S Club TV was an attempt at a TV programme. (It wasn’t very good.)

Here the hosts are, plugging it on a better TV programme.

Excellent cross-promotion with the ‘Reach For The Stars’ segment though, right?

(Holly from S Club TV went on to be Holly Willoughby, while Ben had a picture of S Club in his attic or something.)

Then S Club Juniors happened

S Club Juniors were like S Club, but smaller. However, because there was one extra member in S Club Juniors, the two bands were actually exactly the same weight.

As well as nicking S Club’s logo and songwriter (Cathy Dennis wrote their first single), S Club Juniors even appeared with a familiar first photo.




S Club Juniors ended up rebranding as S Club 8 and they knocked out some good songs (AND SOME SHIT ONES) during their time together. Among the best were ‘Fool No More’ and ‘New Direction’, the latter of which sounded a bit like ‘nude erection’ which as you can imagine was incredibly funny in 2005 and remains fairly amusing today.

(At the end of 2002 we joined S Club Juniors for two days for a piece for The Guardian, which is quite funny.)

When S Club 8 went tits up Simon Fuller invented a fame school-centred kids TV drama called I Dream, which featured Frankie and Calvin from S Club 8. That didn’t go very well.

As you well know, Frankie and Rochelle from S Club 8 ended up in The Saturdays, and one of S Club Juniors’ songs ended up being released in the US by American Juniors, who were a band formed by a reality show, but that’s just adding an extra layer of complication to the whole thing so let’s not get bogged down.

S Club 7 became S Club

In 2002, Paul from S Club 7 cleared off in order to be in some sort of bloody awful nu-metal outfit. He stayed with S Club for a few months – with hindsight he was basically working his notice period – before disappearing for good.

S Club 7 renamed themselves S Club and made an astonishingly shit film called ‘Seeing Double’.

It was written by Simon Fuller’s brother Kim, and directed by Nigel Dick, then man who’d also directed Britney’s ‘…Baby One More Time’ video. It didn’t do very well at the Oscars.

S Club and S Club 8 all went off on tour together

The S Club United tour was supposed to be a joyous coming together of 14 pop behemoths.

Sadly it turned out to be more of an elaborate attempt at handing over the S Club baton, and it ended quite badly.

That’s a fairly epic interpretation of “we’ve got good news and bad news”, isn’t it?

S Club eventually said goodbye for good

S Club’s final single was ‘Say Goodbye’.

The song was sent out to the media with promotional handkerchiefs, which seemed to be making light of an incredibly sad moment in the history of pop, but we all deal with grief in different ways and over the intervening years we’ve found a way to forgive S Club’s label for their terrible lapse in judgement.

‘Say Goodbye’ and its accompanying video remain one of pop’s best “it’s all over let’s just put everything in a box and have a cry” farewell moments.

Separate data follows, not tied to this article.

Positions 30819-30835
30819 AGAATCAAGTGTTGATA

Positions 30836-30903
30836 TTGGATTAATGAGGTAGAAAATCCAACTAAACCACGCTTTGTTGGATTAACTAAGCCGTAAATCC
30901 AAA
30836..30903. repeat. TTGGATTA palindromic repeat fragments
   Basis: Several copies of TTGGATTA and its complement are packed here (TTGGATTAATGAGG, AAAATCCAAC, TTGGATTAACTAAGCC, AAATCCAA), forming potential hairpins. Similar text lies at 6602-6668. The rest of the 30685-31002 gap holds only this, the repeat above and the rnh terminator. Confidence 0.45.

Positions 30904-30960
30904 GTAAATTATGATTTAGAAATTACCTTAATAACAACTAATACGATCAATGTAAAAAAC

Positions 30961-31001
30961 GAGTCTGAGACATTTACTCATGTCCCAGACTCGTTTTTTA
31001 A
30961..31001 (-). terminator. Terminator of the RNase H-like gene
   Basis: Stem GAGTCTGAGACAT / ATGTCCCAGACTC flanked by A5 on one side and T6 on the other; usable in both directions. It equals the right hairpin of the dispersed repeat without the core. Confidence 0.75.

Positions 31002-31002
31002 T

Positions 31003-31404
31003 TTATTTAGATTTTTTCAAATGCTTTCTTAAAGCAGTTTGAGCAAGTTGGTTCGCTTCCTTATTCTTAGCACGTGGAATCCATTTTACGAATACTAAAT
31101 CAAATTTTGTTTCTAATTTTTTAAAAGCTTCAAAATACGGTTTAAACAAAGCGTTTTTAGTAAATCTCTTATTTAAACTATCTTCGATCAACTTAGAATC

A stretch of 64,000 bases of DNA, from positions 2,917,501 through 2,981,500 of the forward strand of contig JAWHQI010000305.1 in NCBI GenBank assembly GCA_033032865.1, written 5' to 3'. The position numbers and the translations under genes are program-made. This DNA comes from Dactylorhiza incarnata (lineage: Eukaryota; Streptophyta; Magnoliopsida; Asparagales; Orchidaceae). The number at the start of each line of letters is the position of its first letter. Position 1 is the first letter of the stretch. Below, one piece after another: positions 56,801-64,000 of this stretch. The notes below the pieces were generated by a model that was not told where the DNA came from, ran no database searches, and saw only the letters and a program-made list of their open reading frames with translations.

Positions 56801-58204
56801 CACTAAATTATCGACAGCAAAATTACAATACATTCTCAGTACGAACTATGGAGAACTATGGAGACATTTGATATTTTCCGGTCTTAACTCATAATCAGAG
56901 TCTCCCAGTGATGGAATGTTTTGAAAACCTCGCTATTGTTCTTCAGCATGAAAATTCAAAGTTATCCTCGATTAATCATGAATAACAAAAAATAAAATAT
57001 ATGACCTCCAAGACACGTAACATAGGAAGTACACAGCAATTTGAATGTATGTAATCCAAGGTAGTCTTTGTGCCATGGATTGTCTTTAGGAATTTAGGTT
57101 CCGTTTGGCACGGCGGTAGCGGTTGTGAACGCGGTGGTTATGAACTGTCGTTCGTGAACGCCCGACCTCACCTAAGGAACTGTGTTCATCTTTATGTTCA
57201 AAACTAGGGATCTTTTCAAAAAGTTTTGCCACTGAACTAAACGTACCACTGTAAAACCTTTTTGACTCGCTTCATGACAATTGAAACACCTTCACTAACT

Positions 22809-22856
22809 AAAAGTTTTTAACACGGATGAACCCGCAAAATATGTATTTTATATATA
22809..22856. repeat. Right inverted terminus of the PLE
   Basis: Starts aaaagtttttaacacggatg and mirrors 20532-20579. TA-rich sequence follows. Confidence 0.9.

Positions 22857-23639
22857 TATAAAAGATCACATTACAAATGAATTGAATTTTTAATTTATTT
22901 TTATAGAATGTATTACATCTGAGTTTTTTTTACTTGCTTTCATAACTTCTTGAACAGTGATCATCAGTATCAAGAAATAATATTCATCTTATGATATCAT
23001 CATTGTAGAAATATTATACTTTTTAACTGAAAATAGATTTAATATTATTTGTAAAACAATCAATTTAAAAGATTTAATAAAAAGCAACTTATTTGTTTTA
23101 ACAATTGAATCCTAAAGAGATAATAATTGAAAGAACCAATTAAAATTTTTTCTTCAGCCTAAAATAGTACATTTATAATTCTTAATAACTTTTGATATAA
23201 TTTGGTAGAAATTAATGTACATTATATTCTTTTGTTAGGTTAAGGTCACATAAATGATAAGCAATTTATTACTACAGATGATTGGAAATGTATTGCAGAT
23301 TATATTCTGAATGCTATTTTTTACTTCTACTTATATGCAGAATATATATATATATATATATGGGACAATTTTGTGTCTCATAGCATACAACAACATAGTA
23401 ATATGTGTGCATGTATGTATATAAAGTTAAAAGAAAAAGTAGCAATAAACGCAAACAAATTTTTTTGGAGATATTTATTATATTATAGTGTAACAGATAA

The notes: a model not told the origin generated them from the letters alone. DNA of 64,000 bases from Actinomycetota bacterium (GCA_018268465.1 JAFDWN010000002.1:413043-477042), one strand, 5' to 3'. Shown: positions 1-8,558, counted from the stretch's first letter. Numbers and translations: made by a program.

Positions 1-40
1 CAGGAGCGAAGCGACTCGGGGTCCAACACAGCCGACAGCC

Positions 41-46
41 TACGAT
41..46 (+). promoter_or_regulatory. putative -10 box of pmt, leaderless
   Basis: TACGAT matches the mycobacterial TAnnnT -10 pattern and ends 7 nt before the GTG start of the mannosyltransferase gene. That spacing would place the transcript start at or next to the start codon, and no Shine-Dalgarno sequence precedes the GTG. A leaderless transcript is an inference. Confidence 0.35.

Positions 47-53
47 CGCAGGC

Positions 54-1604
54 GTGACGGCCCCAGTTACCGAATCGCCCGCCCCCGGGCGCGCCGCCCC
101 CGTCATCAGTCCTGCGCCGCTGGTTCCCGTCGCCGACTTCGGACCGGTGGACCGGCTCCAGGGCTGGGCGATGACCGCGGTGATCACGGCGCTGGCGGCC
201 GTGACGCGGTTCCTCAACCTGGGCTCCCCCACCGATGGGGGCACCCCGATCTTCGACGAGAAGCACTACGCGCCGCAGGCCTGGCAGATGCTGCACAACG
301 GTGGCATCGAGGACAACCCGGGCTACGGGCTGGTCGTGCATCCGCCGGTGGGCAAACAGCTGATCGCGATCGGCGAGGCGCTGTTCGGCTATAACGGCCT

Classic Cathy Dennis. Classic Dennis. CLASSY DENNIS.

Then Rachel Stevens was briefly responsible for a load of tremendous tunes

When the S Club party was in its ‘putting out the bins and clearing up the wine stains’ stage, Rachel Stevens decided to be a solo artist.

Things kicked off extremely well with the Top 3 single ‘Sweet Dreams My LA Ex’.

The song had been written by Cathy Dennis for Britney Spears as an answer record to Justin Timberlake’s ‘Cry Me A River’, but Britney was an idiot and Rachel got the song instead.

Then Rachel released a bizarre postmodern second single called ‘Funky Dory’, which sampled David Bowie’s ‘Hunky Dory’ album track ‘Andy Warhol’, and referenced pop art in its lyrics.

THEN – this is the really good bit – Rachel accidentally released one of the greatest albums of the 21st Century in the form of ‘Come And Get It’. (It got to Number 28 because the record buying public were extremely irresponsible.) The album included the Number Two single ‘Some Girls’, which was produced and written by Richard X and Hannah Robinson.

Geri Halliwell was so furious she didn’t get this song that she locked herself in her car, an event later referenced in the X-and-Robinson-helmed Annie song ‘Me Plus One’. (‘Me Plus One’ ends with a sample of Geri Halliwell’s dog.)

Jo O’Meara released an amazing single…

…and a shit album. Then she went on Celebrity Big Brother and everything went a bit wrong.

S Club 3 became ‘a thing’

Jo, Bradley and Paul weren’t really fooling anyone with the whole ‘four backing dancers’ debacle, but they did a load of student gigs and nightclub PAs. They also appeared on Australian television. :(

You would have thought that this sort of behaviour would put S Club – or S Club 3, or S Club 4 or whoever was available – into classic Big Reunion territory. But S Club did not appear on The Big Reunion. Could it perhaps have been the case that Simon Fuller was looking at The Big Reunion – much like he’d looked at the TV programme Popstars – and thinking, “I can do that myself”? Was he DEVISING a CUNNING POP PLAN?

Look this post’s going on a bit now so let’s just cut to the chase: S Club 7 are back together.


For a band that launched off the back of a BBC TV programme, it makes sense that S Club should relaunch off the back of a BBC TV programme.

This morning the BBC announced that S Club 7 – that’s all of them, even Rachel – would be performing together for the first time in however many years it’s been on this year’s Children In Need. (Last year’s Children In Need was also the location for McBusted’s first TV appearance.)